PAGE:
Digital interactions were also biologically inspired. By looking at nature as a source of inspiration and innovation, the art piece’s core idea was framed on behaving like a living plant that requires care and attention (interaction). Through different versions, formal designs were simplified, abstracted and molded individually from natural variations of the Clematis flower (Clematis Vitalba, Clematis Jackmannii, and Clematis Stans respectively). As an integrated pattern, forms were refined by looking at the behavior of the liana. The liana vine uses trees and other vertical support to climb canopies to reach sunlight. This intertwining concept was adopted. The art piece was the designed with growing sections that permanently light up and, like the liana, they go from piece to piece and connect all the pieces as the art piece grows.

The final design consists of several layers containing a total of 52 modular pieces and distributed in a designated area of 97.25x84.50x10 inches from the actual retirement community common shared space. There are three different types of layers, which have a distinctive pattern designs. One of the layer designs covers a grid area of 4x4 modules with 16 modules. Each module is 21.75 x 21.75 inches. Additional layers cover a grid area of 4x8 modules with 28 modules. Each module is 21.75 x 14.75 inches. All modules are cut from transparent acrylic, of which two of the three distinctive designs are white fabric backed. These are attached by architectural aluminum rods, which allow the hard wiring to run throughout the piece. All modules are hand stitched with conductive thread to bring power to LEDs.  Each modules hold white colored LEDs.

Interactive Technologies Development

In order to promote a more natural form of interaction with the art installation, the interactive technologies development phase was based on behavioral patterns found in nature connected to communication. For example, behavioral communication patterns were noted in how animals interact at close proximity. As input mechanisms with the art installation, proximity patterns were defined to provide an active area large enough for two or more people to interact with the piece and prevent situations where users get drawn too close to each other that it repels them or too far from each other that they don’t interact.

In terms of output mechanisms in the art installation, there was a need to provide an unspoken language that is easy to recognize to the users. Blinking was defined to lure users closer to the piece. The design decision was inspired by fireflies and how they use blinking lights to lure their mates. Additionally, the monochromatic white light and fabric mimics species without defenses that need to blend with the environment. [6] This mimicry creates a more relaxed invitation that uses the idea a defenseless animal to make the piece approachable instead of using the shocking invitation of bright colors to bring users into interacting with the art installation.

The result is an interactive art installation where the only form of feedback is through the use of monochromatic light. Sets of white LEDs accentuate sections of individual modules becoming the voice of the piece. Approximately 2000 LEDs create a series of organic patterns in three types of interactions: invite, engage, and motivate. Each interaction has its own method of communication (see figure 5).
For the invite interaction, blinking is used to attract users to the art installation. Once an infrared range finder detects a user in its 5-meter sensing range, the LEDs on the outermost layer starts blinking (pattern #1). As the user gets closer, the blinking slows down until the LEDs become permanently on.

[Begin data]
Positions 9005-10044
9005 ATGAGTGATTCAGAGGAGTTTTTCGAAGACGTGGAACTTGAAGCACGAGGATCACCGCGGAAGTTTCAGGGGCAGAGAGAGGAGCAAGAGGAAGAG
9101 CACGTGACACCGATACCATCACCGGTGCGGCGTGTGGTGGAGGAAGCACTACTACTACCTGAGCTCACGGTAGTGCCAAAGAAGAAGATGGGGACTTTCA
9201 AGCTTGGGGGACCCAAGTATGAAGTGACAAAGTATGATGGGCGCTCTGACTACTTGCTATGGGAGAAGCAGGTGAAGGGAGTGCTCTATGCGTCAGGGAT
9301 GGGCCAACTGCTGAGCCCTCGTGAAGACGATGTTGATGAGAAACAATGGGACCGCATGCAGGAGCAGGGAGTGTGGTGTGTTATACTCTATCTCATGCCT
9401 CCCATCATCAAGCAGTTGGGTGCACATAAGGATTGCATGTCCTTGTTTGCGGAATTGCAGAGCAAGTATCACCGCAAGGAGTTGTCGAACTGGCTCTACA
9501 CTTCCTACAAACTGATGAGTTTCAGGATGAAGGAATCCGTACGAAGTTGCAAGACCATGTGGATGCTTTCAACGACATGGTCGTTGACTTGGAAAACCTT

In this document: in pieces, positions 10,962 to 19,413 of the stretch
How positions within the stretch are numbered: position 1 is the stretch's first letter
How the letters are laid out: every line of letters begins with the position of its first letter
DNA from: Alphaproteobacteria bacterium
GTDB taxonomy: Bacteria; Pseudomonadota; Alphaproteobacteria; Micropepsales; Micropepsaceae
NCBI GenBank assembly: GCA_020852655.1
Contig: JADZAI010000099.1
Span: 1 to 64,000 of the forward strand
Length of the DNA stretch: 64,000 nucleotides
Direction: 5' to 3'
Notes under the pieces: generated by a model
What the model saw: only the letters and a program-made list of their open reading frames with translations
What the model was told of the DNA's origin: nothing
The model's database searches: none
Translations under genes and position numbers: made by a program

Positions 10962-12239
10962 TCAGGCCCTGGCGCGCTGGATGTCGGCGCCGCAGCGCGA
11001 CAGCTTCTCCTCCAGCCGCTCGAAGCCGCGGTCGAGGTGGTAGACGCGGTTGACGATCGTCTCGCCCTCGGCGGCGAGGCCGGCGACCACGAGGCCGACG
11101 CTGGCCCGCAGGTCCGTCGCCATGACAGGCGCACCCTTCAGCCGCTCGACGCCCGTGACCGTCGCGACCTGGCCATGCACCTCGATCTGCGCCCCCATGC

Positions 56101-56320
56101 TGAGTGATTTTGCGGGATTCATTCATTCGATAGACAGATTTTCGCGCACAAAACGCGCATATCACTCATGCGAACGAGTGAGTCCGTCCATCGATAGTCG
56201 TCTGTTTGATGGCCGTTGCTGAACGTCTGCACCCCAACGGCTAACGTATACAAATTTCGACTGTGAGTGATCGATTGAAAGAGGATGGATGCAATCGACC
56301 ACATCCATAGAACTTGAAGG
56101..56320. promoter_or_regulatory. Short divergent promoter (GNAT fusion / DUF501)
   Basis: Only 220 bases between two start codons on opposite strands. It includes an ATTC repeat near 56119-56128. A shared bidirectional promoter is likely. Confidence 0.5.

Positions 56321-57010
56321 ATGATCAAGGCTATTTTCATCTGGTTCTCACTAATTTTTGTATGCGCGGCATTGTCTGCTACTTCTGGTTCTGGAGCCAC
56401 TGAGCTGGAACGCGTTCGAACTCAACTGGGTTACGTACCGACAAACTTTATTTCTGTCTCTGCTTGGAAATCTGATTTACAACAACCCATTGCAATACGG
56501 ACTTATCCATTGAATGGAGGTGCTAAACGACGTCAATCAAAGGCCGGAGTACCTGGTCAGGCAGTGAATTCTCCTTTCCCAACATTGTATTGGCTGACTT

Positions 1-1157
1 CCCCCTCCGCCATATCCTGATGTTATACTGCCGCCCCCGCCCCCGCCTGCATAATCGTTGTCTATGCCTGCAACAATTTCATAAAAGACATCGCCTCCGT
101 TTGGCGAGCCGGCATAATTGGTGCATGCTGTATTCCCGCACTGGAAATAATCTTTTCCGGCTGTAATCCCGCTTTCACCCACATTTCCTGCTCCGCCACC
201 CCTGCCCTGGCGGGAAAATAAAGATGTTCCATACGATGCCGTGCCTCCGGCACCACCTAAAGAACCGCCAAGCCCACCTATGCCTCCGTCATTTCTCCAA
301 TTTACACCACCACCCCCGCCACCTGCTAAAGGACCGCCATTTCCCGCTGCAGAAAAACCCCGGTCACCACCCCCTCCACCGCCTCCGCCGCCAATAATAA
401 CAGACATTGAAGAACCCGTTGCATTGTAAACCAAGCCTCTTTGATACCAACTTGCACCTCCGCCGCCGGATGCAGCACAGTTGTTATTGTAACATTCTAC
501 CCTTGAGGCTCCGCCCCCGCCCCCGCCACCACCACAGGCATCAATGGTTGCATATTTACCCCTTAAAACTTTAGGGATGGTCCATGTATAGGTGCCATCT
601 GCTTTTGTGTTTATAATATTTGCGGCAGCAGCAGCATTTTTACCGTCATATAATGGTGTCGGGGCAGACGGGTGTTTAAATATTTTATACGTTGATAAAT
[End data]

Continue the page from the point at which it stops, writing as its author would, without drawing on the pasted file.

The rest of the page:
At close proximity, the piece focuses on the engage interaction. This form of interaction is centered on real time feedback that responds directly to users’ actions.  Phototransistors detect shadows casted by users and immediately respond to the user’s actions by creating dynamic light patterns in the back layer of the piece (pattern #2).  The more users simultaneously interact with the piece, the more patterns become lit up.

Finally, to encourage users to continue interacting with the piece, the motivate interaction is implemented. Inspired by plant growth, the motivate interaction is based on the amount and type of user input. As users interact with the piece by activating the phototransistors, sections of the last layer (pattern #3) permanently light up. This permanently lit state represents the growth of the plant with ivy like shape. The more users interact with the piece, the more the plant grows and the more sections of the piece permanently light up. To control the growth rate, a timer determines when the next piece should light.  The count is renewed when a new section is lit. Conversely, a second timer initiates to control the to decay of the plant, turning off sections when no interactions occur. Additionally, the piece accounts for collaborative actions in the motivate interaction mode by only lighting the center sections of the circles when two or more people interact with the piece.


Bringing design and technology to common shared areas in public spaces may increase social interaction among people. This paper described the physical and digital co-design of art pieces inspired by nature. Designing art installations to aid social interaction remains to be explored. Yet, Stichitures was designed to be an interactive installation that creates an environment which proliferates communication through the meeting of design and technology. This dynamic piece encourages people to interact with it, which causes the art piece to evolve. However, the evolution of the piece depends on the interaction of multiple individuals; a single individual will only have a temporary effect on the piece. The co-dependence on others inspires communication between individuals, which builds to create a greater sense of connection on a human level.


We thank the Intelligent Vision and Automation Laboratory (IVALab) for their support and work in the project. We also thank the D-Matters Studio Lab and the School of Industrial Design at the Georgia Institute of Technology for their financial support towards developing Stitchtures.

References and Notes: 
  1. A. Mazalek, C. Winegarden, T. Al-Haddad, S. J. Robinson and C. Wu, “Architales: Physical/Digital Co-design of an Interactive Story Table,” Proceedings of the 3rd International Conference on Tangible and Embedded Interaction (TEI'09), Cambridge, (February 2009).
  2. Brand New School, “Adobe Mural Installation,” Brand New School's official Web Site, 2007, (accessed April 29, 2011).
  3. F. Ryl, “Appeel,” TheGreenEyl, 2009, (accessed April 29, 2011).
  4. L. Buechly, E. Lovell, D. Mellis and H. Perner-Wilson, “Living Wall,” High-Low Tech's official Web Site, 2009, (accessed April 29, 2011).
  5. H. Barragan and A. Aitken, "Pared interactiva/ Interactive Wall," Barraganstudio, 2007, (accessed April 29, 2011).
  6. T. Caro, "Contrasting Coloration in Terrestrial Mammals," in Philosophical Transactions of the Royal Society B: Biological Sciences 364, no. 1516 (2009): 537-548.